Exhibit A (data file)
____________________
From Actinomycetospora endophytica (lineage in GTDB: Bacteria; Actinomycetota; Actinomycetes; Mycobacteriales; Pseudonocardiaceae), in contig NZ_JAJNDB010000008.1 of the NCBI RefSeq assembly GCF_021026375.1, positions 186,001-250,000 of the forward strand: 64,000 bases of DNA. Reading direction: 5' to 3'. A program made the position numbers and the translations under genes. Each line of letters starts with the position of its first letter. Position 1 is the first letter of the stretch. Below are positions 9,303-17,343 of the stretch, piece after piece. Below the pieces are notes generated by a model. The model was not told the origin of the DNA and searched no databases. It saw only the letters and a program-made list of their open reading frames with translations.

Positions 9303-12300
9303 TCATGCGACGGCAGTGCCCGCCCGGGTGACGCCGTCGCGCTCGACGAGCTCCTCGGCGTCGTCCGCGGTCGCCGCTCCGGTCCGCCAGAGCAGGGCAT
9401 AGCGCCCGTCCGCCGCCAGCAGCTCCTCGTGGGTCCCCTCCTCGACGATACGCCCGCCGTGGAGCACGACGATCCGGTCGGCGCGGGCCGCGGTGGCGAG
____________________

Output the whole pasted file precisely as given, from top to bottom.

From Actinomycetospora endophytica (lineage in GTDB: Bacteria; Actinomycetota; Actinomycetes; Mycobacteriales; Pseudonocardiaceae), in contig NZ_JAJNDB010000008.1 of the NCBI RefSeq assembly GCF_021026375.1, positions 186,001-250,000 of the forward strand: 64,000 bases of DNA. Reading direction: 5' to 3'. A program made the position numbers and the translations under genes. Each line of letters starts with the position of its first letter. Position 1 is the first letter of the stretch. Below are positions 9,303-17,343 of the stretch, piece after piece. Below the pieces are notes generated by a model. The model was not told the origin of the DNA and searched no databases. It saw only the letters and a program-made list of their open reading frames with translations.

Positions 9303-12300
9303 TCATGCGACGGCAGTGCCCGCCCGGGTGACGCCGTCGCGCTCGACGAGCTCCTCGGCGTCGTCCGCGGTCGCCGCTCCGGTCCGCCAGAGCAGGGCAT
9401 AGCGCCCGTCCGCCGCCAGCAGCTCCTCGTGGGTCCCCTCCTCGACGATACGCCCGCCGTGGAGCACGACGATCCGGTCGGCGCGGGCCGCGGTGGCGAG